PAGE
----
Genitofemoral Nerve Block


CHAPTER 60






Genitofemoral Nerve Block







Andrea Trescot


Perhaps because much of its path is intra-abdominal, the genitofemoral nerve (GFN) nerve is an under-recognized cause of abdominal and pelvic pain.


INDICATIONS


•   The diagnosis and treatment of:


     images   Groin pain


     images   Inguinal pain, especially after inguinal hernia repair using mesh and/or staples


     images   Pelvic pain


     images   Suprapubic pain (mimicking interstitial cystitis)


     images   Vaginal or penile pain


•   Used with ilioinguinal and iliohypogastric nerve blocks for inguinal herniorrhaphy


•   Used with femoral nerve block for saphenous vein stripping


•   Used to diagnose genitofemoral neuralgia


RELEVANT ANATOMY


Genitofemoral Nerve


•   Branch of the L1 and L2 nerve root


•   Pierces the psoas muscle at the level of the third and fourth lumbar vertebra behind the ureter and divides into 2 branches (Figures 60-1 and 60-2)


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Figure 60-1. Drawing of genitofemoral nerve.


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Figure 60-2. Anatomy of genitofemoral nerve.


     images   The genital branch provides the efferent and afferent components of the cremasteric reflex


     images   The femoral branch, which supplies the anterior skin in the femoral triangle


          images   Accompanies the external iliac artery in the femoral sheath lateral to the artery


     images   The genital branch, which travels along the medial pelvic ring, enters the inguinal canal through the deep (ventral) inguinal ring in 97% of patients,1 passing lateral to the pubic tubercle


          images   In males, the genital branch travels through the inguinal canal within the spermatic cord and supplies the cremaster muscle and the scrotal skin.


          images   In females, the genital branch travels with the round ligament and supplies sensation to the mons pubis and labia majora.2


BASIC CONCERNS AND CONTRAINDICATIONS


•   Large volumes of local anesthetic are often used for blind anesthetic blocks for surgery, but diagnostic injections need to be low volume.


•   Contraindications


Absolute


     images   Infection


     images   Severe anxiety to needle sticks


     images   Severe scarring over entire area to be injected


     images   Coagulopathy


Relative


     images   Psychogenic pain


     images   Inability to communicate with the patient


     images   Anticoagulant or nonaspirin antiplatelet therapy (for the superficial injections, there is little risk of bleeding, since these are small gauge needles)


Because of its intra-abdominal as well as abdominal wall location, the genitofemoral nerve can be injured by conditions such as:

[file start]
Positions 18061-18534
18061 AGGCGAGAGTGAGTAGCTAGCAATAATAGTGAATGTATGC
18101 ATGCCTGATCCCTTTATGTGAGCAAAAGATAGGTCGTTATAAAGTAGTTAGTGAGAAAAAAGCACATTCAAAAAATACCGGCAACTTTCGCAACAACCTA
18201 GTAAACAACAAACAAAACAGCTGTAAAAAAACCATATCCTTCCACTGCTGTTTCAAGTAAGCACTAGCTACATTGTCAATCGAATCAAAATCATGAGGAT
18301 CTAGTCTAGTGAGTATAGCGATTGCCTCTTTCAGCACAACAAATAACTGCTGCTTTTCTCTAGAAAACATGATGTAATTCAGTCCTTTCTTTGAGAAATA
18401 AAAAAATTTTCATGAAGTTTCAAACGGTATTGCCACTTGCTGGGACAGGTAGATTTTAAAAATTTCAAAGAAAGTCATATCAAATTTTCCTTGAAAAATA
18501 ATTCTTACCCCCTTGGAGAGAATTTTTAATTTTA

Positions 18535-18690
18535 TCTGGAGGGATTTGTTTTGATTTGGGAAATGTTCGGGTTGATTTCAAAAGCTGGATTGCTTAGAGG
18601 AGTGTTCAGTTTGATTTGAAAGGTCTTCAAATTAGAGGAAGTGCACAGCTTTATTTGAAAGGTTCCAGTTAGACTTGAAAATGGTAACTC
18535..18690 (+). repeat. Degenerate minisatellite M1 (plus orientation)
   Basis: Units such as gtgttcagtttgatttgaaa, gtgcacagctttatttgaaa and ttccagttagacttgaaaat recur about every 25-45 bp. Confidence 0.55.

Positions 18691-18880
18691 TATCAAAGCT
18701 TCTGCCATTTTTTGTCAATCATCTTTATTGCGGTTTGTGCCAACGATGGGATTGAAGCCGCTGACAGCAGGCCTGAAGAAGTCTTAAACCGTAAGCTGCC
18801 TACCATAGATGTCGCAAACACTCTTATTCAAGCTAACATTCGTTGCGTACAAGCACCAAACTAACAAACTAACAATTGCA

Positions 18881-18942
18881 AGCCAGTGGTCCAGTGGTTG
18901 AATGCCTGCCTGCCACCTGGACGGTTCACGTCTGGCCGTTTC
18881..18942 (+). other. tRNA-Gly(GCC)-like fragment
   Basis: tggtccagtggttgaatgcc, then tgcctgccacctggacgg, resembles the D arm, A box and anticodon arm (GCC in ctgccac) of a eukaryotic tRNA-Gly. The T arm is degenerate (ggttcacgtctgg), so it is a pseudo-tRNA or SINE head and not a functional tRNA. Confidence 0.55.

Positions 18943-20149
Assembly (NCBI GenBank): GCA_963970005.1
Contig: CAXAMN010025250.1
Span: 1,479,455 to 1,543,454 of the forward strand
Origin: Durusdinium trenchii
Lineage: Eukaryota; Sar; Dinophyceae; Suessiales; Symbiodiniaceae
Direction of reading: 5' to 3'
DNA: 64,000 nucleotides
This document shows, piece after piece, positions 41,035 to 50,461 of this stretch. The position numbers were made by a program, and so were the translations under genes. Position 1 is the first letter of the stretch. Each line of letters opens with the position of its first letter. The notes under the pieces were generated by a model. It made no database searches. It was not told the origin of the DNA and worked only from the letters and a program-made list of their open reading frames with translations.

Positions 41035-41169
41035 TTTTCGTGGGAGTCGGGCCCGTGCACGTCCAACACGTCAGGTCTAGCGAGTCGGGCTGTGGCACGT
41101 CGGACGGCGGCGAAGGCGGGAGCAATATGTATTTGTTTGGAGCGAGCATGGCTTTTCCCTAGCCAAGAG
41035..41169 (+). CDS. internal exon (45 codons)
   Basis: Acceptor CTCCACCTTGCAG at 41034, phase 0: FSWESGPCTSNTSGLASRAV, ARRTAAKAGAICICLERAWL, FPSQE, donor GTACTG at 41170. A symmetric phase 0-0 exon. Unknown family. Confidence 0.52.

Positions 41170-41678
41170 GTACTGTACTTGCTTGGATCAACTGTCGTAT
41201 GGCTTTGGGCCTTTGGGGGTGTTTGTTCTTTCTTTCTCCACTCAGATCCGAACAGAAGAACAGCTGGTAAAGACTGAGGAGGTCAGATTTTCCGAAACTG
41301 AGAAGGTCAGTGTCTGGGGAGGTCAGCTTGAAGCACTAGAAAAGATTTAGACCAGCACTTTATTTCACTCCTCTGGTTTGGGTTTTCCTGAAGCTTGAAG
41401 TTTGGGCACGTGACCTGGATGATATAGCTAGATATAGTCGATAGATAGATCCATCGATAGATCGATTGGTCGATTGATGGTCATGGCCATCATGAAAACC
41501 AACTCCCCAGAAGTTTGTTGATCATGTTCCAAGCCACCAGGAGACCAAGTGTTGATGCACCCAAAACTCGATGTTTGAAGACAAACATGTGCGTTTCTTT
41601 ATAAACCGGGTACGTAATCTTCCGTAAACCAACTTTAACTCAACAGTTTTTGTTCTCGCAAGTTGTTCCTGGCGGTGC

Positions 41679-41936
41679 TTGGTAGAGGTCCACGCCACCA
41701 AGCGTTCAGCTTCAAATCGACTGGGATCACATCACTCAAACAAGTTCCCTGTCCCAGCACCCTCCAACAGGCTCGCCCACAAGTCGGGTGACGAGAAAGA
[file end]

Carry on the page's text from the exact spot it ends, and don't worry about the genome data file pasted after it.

•   Psoas abscess


•   Postoperative intra-abdominal scarring


•   Any laparoscopic abdominal procedures


•   Transpsoas lateral interbody fusion3


•   Femoral branch


     images   Trauma to the groin


•   Genital branch


     images   Inguinal hernia repair, especially mesh repairs, when the mesh is secured to the Poupart ligament at the symphysis pubis4,5


Pain pathology is usually distal; however, occasionally it is necessary to address the nerve proximally at L1.


PREOPERATIVE CONSIDERATIONS


•   Informed consent and proper explanation of risks, complications, and benefits must be performed.


•   Anticoagulation does not necessarily need to be stopped for the peripheral injections, but anticoagulation needs to be held for the psoas and transforaminal injections.


Fluoroscopic Views


•   Although the proximal genitofemoral nerve is not visualized fluoroscopically, the genital branch can be located fluoroscopically at the pubic tubercle (Figures 60-3 and 60-4).


image


Figure 60-3. Fluoroscopic imaging of GFN location at pubic tubercle.


image


Figure 60-4. Fluoroscopic imaging of peripheral nerve stimulator directed GFN injection at pubic tubercle. (Used with permission from Andrea Trescot, MD.)


•   The psoas muscle shadow can be visualized fluoroscopically (Figures 60-5 and 60-6).


image


Figure 60-5. Fluoroscopic imaging of psoas shadow. (Used with permission from Andrea Trescot, MD.)


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Figure 60-6. Fluoroscopic imaging of psoas injection with contrast in the muscle. (Used with permission from Andrea Trescot, MD.)


•   A transforaminal approach at L1 and/or L2 can be used to address the nerve proximally (Figure 60-7).


image


Figure 60-7. Fluoroscopic imaging of the L1 foramen. (Used with permission from Andrea Trescot, MD.)


Equipment


•   Peripheral injection


     images   30-gauge needle for subcutaneous infiltration


     images   25- or 22-gauge Quincke needle


     images   3-cc Luer lock syringe for local anesthetic


     images   Sensory nerve stimulator with alligator clip or other connections for grounding ECG pad and needle


•   Psoas injection


     images   30-gauge needle for subcutaneous infiltration


     images   22-gauge Quincke needle


     images   Sensory nerve stimulator with alligator clip or other connections for grounding ECG pad and needle


•   Transforaminal injection


     images   30-gauge needle for subcutaneous infiltration


     images   Blunt-tipped needle and introducer (22 gauge Whitacre or Epimed)


     images   3-cc Luer lock syringe for local anesthetic


     images   Extension tubing


     images   Sensory nerve stimulator with alligator clip or other connections for grounding ECG pad and needle


Medications


•   Local anesthetic


•   Depo-steroid


•   Nonionic contrast for psoas and transforaminal approach


Technique


Diagnostic Injection (anterior blind approach)

The patient is placed supine with a pillow under the knees.


•   Anatomic landmarks


     images   Pubic tubercle


     images   Inguinal ligament


     images   Inguinal crease


     images   Femoral artery


•   There are two sites of injection


     images   At the inguinal ring


     images   At the pubic tubercle


•   Use of a peripheral stimulator improves accuracy and allows for low volume diagnostic injections (ideally less than 2 cc total volume).